Data from a new USC study shows a significant increase in the risk of severe outcomes for COVID-19 patients exposed to fine particles (PM2.5) and nitrogen dioxide (NO2), two common (and correlated) components of ambient air pollution in Southern California. Produced by ground and air traffic, industrial burning and other sources, these air pollutants can exacerbate the effects of the SARS-CoV-2 virus over both the short and long term.
“Our research demonstrated that one-year average exposure to PM2.5 translated to a 20-30 percent increase in the risk of hospitalization, intensive respiratory support and ICU admissions from COVID-19. Exposure to NO2 for one month carried an increased risk of 12-18 percent,” said Zhanghua Chen, assistant professor of population and public health sciences at the Keck School of Medicine of USC and co-first author of the study. “We also saw that long-term PM2.5 exposure was associated with a higher risk of mortality from COVID-19.”
The study appears in the American Journal of Respiratory and Critical Care Medicine.
Researchers collaborated with Kaiser Permanente Southern California (KPSC) to examine a cohort of more than 74,000 COVID-19 patients diagnosed from March to August 2020. With detailed residential address history linked to Kaiser Permanente members’ electronic medical records (EMR), investigators were able to accurately predict exposure history for specific pollutants.
Earlier in the pandemic, a number of studies using national data in ecological analyses found a link between long-term air pollution exposure and increased COVID-19 incidence and mortality. However, this approach raised important questions and concerns.
“Ecological analyses are subject to a lot of biases, and it wasn’t clear whether the findings could be applied beyond the community level,” Chen said. “In our population cohort study, we were able to leverage the sophistication of EMR to create a well-defined classification of the severity of COVID-19 outcomes tied to air pollution exposure at the individual level.”
The results were clear, noted coauthor and Professor of Population and Public Health Sciences Frank Gilliland, MD, PhD. “Our study demonstrates that breathing clean air may reduce the severity of the infection. When someone is infected, reducing their exposure to air pollutants maybe beneficial, as it may decrease the risk for poor outcomes and also has many other health benefits.”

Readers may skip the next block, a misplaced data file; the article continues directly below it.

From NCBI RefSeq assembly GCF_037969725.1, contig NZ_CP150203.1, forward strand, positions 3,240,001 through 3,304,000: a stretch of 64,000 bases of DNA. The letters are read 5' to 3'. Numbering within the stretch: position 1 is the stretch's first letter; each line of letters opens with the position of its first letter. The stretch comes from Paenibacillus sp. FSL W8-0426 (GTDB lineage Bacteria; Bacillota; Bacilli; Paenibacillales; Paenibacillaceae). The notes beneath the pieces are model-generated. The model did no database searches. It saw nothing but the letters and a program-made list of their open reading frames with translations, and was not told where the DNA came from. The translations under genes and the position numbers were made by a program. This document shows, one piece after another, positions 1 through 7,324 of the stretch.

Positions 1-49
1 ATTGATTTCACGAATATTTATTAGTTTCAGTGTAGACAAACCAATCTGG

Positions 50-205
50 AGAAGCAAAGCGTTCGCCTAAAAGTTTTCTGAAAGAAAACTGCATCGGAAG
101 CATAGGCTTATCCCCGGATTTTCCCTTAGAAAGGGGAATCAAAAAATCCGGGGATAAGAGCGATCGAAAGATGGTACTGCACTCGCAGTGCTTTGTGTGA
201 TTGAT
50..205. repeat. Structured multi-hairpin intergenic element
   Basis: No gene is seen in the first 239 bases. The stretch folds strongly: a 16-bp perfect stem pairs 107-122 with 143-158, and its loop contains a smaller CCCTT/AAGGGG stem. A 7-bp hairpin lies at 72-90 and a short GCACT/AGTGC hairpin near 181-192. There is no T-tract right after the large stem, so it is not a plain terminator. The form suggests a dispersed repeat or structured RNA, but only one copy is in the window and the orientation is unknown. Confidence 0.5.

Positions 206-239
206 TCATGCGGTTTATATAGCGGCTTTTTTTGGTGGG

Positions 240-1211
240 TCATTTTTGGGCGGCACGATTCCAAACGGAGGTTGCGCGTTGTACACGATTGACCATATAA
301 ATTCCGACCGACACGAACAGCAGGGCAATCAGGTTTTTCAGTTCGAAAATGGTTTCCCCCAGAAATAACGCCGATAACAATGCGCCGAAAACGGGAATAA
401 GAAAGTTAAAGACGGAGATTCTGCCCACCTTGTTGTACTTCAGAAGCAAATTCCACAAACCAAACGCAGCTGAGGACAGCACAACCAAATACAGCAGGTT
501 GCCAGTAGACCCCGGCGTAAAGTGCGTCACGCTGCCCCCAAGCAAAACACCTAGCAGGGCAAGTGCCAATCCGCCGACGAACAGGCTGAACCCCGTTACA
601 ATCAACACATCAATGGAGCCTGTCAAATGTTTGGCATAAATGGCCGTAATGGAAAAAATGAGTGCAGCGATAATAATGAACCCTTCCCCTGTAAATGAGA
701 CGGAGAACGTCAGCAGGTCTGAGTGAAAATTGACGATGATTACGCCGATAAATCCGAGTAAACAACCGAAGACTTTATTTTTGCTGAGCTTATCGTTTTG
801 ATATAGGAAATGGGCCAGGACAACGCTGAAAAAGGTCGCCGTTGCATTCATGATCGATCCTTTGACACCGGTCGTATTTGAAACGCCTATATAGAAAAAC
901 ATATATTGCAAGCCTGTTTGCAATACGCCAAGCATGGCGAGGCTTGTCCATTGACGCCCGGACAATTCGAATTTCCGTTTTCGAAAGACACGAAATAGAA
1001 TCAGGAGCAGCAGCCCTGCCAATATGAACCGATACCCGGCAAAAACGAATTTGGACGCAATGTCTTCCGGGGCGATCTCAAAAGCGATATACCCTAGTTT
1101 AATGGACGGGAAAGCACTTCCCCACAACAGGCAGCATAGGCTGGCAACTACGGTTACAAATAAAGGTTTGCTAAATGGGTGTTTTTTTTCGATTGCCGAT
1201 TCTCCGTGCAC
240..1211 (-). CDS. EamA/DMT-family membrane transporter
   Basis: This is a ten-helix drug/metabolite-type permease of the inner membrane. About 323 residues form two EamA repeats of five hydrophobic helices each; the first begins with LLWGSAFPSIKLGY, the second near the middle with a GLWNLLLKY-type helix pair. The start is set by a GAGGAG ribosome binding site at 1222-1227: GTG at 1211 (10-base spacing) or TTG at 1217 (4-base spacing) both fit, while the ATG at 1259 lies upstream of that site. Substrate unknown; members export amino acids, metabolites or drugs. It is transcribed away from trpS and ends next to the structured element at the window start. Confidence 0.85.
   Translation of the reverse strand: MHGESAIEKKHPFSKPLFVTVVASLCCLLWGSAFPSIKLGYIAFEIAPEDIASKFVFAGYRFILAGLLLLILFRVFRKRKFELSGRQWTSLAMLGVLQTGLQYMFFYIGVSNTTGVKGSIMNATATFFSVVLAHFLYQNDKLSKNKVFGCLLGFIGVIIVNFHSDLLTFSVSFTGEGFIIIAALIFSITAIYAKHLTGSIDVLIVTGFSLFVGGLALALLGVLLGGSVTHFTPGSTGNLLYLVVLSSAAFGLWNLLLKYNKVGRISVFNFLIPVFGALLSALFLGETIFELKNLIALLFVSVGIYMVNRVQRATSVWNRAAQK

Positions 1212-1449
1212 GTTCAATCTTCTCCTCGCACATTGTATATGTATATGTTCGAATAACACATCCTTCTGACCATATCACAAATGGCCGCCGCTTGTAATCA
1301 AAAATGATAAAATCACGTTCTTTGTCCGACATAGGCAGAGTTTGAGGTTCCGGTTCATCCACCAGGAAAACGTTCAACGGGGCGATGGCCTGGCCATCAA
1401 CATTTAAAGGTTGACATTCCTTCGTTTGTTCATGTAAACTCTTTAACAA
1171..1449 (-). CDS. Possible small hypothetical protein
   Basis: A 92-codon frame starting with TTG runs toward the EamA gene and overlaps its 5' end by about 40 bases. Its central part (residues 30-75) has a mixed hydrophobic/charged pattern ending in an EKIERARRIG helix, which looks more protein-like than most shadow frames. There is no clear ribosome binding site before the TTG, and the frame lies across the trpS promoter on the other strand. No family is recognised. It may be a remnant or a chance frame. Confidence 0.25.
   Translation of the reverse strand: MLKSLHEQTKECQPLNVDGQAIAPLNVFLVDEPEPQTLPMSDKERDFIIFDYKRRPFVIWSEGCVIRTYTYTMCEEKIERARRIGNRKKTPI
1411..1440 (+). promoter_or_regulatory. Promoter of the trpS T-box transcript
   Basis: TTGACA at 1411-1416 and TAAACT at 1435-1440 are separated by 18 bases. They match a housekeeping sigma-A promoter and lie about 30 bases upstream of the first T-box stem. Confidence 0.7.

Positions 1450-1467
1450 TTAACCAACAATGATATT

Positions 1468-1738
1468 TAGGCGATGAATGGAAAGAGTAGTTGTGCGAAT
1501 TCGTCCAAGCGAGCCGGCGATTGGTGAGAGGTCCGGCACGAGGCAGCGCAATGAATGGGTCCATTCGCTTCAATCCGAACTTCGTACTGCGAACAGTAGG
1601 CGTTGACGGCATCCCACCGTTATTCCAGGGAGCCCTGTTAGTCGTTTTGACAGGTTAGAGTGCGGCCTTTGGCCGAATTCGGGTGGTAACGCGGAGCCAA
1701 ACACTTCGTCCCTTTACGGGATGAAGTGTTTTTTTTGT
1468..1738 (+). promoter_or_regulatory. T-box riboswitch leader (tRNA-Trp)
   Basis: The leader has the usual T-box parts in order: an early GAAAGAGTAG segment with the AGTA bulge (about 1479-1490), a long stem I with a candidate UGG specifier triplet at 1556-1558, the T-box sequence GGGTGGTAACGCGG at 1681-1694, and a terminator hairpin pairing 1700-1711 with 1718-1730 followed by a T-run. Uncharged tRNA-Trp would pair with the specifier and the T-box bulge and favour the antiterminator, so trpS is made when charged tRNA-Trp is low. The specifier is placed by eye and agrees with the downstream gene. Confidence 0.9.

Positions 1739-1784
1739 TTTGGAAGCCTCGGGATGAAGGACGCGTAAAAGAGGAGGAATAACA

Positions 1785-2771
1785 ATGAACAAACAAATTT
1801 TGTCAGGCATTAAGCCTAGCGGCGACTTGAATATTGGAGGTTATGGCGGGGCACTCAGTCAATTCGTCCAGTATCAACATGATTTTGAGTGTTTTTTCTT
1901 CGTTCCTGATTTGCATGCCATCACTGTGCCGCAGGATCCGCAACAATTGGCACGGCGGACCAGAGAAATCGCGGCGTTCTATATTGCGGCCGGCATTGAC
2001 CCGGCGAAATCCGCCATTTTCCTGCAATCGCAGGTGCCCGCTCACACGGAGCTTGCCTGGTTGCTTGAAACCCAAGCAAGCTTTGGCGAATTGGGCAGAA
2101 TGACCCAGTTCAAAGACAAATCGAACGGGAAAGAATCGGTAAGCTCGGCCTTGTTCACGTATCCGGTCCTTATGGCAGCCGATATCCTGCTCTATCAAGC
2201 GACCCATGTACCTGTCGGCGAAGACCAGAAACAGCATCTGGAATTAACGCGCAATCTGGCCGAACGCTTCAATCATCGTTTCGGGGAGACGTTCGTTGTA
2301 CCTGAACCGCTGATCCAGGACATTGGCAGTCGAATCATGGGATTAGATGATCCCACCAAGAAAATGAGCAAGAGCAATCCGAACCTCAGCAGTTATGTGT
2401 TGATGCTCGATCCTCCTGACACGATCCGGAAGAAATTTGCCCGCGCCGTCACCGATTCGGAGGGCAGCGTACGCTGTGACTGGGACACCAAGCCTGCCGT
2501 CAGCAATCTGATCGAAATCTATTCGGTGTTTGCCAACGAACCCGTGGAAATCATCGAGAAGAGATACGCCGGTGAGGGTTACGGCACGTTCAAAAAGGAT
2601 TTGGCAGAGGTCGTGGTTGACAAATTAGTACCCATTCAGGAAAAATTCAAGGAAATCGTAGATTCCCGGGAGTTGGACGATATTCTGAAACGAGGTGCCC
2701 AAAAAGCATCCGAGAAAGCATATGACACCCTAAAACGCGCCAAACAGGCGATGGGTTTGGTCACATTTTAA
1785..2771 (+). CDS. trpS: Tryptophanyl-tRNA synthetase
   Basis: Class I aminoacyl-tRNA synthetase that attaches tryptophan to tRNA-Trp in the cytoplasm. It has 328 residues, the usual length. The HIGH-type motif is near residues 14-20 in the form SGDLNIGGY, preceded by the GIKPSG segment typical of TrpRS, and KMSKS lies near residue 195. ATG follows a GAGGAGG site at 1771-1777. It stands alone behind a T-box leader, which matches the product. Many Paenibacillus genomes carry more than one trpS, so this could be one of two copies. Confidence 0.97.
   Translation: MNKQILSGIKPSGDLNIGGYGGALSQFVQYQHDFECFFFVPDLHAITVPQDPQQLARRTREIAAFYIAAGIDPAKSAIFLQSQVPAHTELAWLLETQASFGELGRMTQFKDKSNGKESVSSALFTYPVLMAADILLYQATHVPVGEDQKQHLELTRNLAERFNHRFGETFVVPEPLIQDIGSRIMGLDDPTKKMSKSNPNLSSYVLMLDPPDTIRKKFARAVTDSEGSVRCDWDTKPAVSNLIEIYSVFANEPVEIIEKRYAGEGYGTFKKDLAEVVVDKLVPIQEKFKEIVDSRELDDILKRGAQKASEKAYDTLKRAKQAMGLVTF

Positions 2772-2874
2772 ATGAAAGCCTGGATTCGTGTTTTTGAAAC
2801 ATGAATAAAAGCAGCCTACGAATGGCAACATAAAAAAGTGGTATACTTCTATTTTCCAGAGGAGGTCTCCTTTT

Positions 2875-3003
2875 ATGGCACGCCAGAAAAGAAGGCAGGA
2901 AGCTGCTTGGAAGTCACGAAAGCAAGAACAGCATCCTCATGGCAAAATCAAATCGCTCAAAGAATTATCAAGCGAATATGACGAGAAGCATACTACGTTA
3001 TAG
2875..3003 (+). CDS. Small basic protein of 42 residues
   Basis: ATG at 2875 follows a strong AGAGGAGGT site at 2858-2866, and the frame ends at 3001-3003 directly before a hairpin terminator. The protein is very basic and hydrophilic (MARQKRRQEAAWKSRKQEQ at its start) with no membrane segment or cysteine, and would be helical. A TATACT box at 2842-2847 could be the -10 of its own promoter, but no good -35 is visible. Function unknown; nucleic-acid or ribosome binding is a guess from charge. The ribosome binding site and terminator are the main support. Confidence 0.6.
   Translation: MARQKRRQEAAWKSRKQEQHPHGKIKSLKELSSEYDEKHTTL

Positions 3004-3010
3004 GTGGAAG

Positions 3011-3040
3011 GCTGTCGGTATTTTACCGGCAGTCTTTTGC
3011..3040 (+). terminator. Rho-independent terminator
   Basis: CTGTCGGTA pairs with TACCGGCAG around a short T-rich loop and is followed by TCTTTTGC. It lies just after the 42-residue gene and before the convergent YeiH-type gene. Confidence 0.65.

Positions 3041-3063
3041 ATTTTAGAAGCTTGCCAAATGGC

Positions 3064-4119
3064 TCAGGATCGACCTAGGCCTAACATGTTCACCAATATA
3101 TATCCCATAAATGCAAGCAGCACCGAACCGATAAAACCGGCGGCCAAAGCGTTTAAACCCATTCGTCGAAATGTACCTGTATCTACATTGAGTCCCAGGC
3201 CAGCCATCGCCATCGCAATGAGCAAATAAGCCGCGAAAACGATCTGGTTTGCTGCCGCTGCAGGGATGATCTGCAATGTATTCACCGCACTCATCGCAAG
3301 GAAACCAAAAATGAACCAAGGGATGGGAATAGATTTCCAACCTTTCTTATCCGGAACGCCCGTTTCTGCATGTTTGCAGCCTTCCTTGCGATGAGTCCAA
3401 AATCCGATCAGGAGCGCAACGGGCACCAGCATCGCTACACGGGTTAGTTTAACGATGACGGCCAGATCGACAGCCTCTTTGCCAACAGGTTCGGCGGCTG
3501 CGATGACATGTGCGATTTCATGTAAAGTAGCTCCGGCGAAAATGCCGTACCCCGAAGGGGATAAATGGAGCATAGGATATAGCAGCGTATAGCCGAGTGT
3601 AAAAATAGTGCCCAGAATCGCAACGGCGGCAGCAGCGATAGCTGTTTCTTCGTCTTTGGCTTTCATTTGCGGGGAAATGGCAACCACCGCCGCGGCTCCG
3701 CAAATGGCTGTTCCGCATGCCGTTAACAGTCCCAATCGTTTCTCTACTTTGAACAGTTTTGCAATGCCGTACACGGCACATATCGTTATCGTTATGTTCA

A compelling cohort
In addition to providing individual-level results, utilizing the Kaiser Permanente cohort for the study conferred other benefits as well. “Kaiser Permanente has enriched patient background information – also known as covariates – encompassing factors including race, ethnicity, sex and socioeconomic status, which enabled us to adjust for social demographics and comorbidities like diabetes, obesity and asthma,” said corresponding author Anny Xiang, PhD, MS, a senior research scientist at KPSC’s Department of Research & Evaluation. “Also, whereas other studies were more focused on older populations, which are more susceptible to COVID-19, ours has a much broader representation of age range because Kaiser Permanente covers such a large percentage of Southern California residents.”
Based on their findings, Chen and her colleagues now plan to examine intervention approaches – such as using air purifiers – to reduce individual levels of PM2.5 exposure. “We’re starting some crossover clinical trials to investigate these types of strategies on a personal level, to see whether they can help reduce cardiometabolic disease risk,” she said.
About the Study
Additional authors of the study include Brian Huang, Sandrah Eckel, Roya Gheissari and Duncan Thomas from Keck School of Medicine; Margo Sidell, Ting Chow, and Mayra Martinez from Kaiser Permanente Southern California; and Fred Lurmann from Sonoma Technology, Inc.
The study was supported by the National Institute of Environmental Health Sciences (3R01ES029963-01) and the Keck School of Medicine Department of Population and Public Health Sciences COVID-19 Pandemic Research Center at USC.
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